Surprisingly, not everyone was so easily diverted:That's right, the long term impact will be to keep the Republican lemmings running towards the cliff known as November, 2008. The Democrats have the opportunity to give them a push by making them vote against legislation that a majority of the voters support.BILL SCHNEIDER, CNN SR. POLITICAL ANALYST: What he did is helped President Bush in his strategy of keeping the Republican firewall in place. Basically, the whole intention here was to make sure Republicans don't waiver, that they stand with the president on this policy.
And the most amazing story of the summer is that Republicans, not just in the Senate, but rank and file Republican voters, have continued to support this policy. And I think the Petraeus testimony, Crocker, the president's speech, were all meant at bolstering that base because as long as the Republicans in the Senate stand fast, the Democrats cannot force the president to change.
So I think that was where General Petraeus really had some impact. Not among Democrats, not among independents and not among the public at large.
BLITZER: And, Candy, you're out in Iowa, watching all these politicians as they deal with this. There's some suggestion from Republicans I've spoken to that have put forward this notion, be careful what you wish for, because continuing the military operations in Iraq, continuing, presumably, to see American casualties, a lot of expenditures, billions and billions of dollars, that could hurt Republican candidates whether presidential candidates or congressional candidates, in November of next year.
CANDY CROWLEY, CNN SR. POLITICAL CORRESPONDENT: Well, absolutely. I mean, the problem is, the war is already a drag on Republicans. They're looking, as of this moment, at a very bad 2008. When you look at some of the districts that are currently Republican, the races there, very early on, but look close, there are a lot of Senate seats that appear in jeopardy, including some retirements as well as those Republicans that are just in Democratic-leaning states.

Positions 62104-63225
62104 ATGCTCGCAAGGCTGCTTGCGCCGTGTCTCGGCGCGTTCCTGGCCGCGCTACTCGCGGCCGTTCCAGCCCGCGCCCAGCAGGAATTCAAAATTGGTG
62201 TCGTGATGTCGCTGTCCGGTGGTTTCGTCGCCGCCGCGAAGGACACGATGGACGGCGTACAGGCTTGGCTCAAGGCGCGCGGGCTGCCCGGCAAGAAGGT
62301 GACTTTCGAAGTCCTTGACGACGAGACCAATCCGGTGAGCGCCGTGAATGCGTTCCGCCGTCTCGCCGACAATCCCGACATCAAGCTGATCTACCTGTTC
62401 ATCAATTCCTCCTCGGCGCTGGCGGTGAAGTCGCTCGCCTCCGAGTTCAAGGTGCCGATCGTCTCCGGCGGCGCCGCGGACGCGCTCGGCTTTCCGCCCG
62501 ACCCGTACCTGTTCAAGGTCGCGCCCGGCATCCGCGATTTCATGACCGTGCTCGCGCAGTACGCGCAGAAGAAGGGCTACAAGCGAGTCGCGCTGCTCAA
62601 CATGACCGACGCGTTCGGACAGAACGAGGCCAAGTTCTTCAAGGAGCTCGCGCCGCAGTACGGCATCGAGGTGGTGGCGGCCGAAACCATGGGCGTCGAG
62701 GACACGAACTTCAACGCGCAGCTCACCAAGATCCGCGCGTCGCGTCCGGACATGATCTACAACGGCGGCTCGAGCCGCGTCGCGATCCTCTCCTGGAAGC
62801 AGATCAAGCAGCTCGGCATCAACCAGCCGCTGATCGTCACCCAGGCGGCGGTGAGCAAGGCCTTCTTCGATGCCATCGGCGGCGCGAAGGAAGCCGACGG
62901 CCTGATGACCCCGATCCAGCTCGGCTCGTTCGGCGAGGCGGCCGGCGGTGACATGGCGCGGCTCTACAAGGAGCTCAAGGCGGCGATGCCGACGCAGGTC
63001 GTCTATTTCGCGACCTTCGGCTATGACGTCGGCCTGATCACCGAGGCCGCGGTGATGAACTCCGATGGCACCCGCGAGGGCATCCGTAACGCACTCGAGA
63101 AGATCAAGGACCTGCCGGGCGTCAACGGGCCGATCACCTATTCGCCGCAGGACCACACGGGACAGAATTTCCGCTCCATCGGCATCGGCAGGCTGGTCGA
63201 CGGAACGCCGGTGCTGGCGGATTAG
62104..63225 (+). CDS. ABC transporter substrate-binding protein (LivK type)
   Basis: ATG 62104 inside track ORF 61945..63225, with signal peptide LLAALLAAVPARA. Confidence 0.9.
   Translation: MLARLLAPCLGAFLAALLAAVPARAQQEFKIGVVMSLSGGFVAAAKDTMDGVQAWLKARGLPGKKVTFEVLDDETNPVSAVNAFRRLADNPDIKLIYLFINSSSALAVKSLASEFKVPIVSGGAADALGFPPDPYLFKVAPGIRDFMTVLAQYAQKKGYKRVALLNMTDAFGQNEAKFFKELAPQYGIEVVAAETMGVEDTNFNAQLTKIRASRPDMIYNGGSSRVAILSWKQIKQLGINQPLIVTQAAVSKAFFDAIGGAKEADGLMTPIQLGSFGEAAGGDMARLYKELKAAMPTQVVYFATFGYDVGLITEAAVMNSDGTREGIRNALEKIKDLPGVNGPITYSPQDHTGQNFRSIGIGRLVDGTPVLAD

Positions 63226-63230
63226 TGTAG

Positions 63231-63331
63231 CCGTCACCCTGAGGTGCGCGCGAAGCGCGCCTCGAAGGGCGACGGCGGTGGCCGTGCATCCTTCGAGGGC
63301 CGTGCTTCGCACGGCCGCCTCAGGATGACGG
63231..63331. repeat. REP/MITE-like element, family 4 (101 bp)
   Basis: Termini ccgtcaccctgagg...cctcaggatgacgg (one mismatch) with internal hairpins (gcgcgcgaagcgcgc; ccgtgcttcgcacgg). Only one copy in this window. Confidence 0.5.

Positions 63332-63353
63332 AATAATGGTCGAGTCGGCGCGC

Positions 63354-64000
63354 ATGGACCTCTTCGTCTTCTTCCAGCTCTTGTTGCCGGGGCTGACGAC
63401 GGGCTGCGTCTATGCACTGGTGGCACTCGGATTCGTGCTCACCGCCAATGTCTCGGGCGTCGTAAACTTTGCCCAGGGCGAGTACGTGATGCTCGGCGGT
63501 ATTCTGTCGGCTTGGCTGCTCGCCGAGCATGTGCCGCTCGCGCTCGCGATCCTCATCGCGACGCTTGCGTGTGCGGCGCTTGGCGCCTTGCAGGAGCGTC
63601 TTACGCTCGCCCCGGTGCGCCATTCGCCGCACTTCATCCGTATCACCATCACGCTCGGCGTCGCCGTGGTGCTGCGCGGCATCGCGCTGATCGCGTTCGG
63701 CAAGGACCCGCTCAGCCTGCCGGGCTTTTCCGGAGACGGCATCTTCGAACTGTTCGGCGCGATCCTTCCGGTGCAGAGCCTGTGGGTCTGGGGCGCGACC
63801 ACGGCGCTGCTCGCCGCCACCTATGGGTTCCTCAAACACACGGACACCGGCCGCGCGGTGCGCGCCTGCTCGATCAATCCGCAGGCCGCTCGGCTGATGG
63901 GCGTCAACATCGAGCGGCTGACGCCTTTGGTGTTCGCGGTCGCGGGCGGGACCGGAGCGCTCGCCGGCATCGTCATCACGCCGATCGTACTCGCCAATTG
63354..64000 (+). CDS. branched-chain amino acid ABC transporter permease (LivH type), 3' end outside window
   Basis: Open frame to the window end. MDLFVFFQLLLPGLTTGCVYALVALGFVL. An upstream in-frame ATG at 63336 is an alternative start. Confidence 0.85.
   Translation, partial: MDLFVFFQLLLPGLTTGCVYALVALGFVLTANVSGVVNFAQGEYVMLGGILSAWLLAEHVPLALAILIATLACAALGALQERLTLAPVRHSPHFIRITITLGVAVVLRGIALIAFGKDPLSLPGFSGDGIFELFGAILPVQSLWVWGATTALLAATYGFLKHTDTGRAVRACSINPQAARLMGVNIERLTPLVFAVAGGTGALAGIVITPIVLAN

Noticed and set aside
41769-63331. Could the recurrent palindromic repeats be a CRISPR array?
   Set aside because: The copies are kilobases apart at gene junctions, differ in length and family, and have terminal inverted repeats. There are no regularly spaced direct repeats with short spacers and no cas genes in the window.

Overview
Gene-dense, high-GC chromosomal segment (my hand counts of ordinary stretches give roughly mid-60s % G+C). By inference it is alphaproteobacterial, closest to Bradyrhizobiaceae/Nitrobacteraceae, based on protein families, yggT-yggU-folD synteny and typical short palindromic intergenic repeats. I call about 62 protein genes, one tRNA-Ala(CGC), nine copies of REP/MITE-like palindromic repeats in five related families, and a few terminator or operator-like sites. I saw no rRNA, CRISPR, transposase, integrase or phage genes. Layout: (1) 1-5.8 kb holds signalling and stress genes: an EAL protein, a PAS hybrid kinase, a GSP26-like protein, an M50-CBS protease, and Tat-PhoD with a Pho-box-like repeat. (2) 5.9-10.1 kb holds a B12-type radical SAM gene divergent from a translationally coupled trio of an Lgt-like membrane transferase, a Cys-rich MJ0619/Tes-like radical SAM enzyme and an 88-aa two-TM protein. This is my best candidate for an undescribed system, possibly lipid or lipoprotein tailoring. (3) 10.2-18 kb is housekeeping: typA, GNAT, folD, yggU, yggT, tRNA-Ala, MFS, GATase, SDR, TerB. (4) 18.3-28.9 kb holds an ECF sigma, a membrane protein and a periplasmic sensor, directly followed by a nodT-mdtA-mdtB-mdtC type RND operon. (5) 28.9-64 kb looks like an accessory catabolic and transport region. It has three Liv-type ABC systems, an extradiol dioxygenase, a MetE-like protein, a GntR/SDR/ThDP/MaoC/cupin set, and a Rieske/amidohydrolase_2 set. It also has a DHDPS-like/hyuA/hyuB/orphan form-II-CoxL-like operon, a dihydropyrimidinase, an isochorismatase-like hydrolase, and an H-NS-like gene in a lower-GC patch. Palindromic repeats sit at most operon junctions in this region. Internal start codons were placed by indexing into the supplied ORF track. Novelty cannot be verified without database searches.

So if these Republicans hang on until July, they almost have run out of time to split themselves from George Bush. And that's really the problem for some of these rank and file Republicans, because the idea -- and many thought that come this next year, they would begin to try to put some distance between themselves and president who, obviously, is quite unpopular.
But with the war, which is the overriding issue of this campaign, if it's difficult for them to break away in July, it's going to be difficult for them, at that point, to go forward with the election and have any chance, a minimal chance, of hanging on to their seats.
BLITZER: Even before he uttered a word, Bill Schneider, there was the full page ad in The New York Times last Monday morning, "General Petraeus or General Betray Us? Cooking the Books for the White House." a serious charge against this four-star general. But did that ad, when all the dust settled this week, come back to haunt the Democrats, hurt them more than help them?
SCHNEIDER: I don't think in any lasting way. It was really a distraction from the main issue, which is the testimony about the war. It was an unnecessary distraction. Republicans found a talking point there, a good rallying point.
It probably contributed to the affect that I described earlier, which is that Republicans were expected to rally behind the president. This probably gave them a little more fire.
And as you indicated and as Candy said, that could be very damaging to Republicans in the long run because they feel like they're forced to stick with this president and this policy and the political damage could be catastrophic.
Sunday, September 16, 2007
Victory for who?
The wingnuts are all excited about the victory - the success of General Petraeus' spinning snowball of a testimony last week. But who was it a victory for? This from Digby.
It could backfire of course if things suddenly turn around in Iraq. Oh, never mind!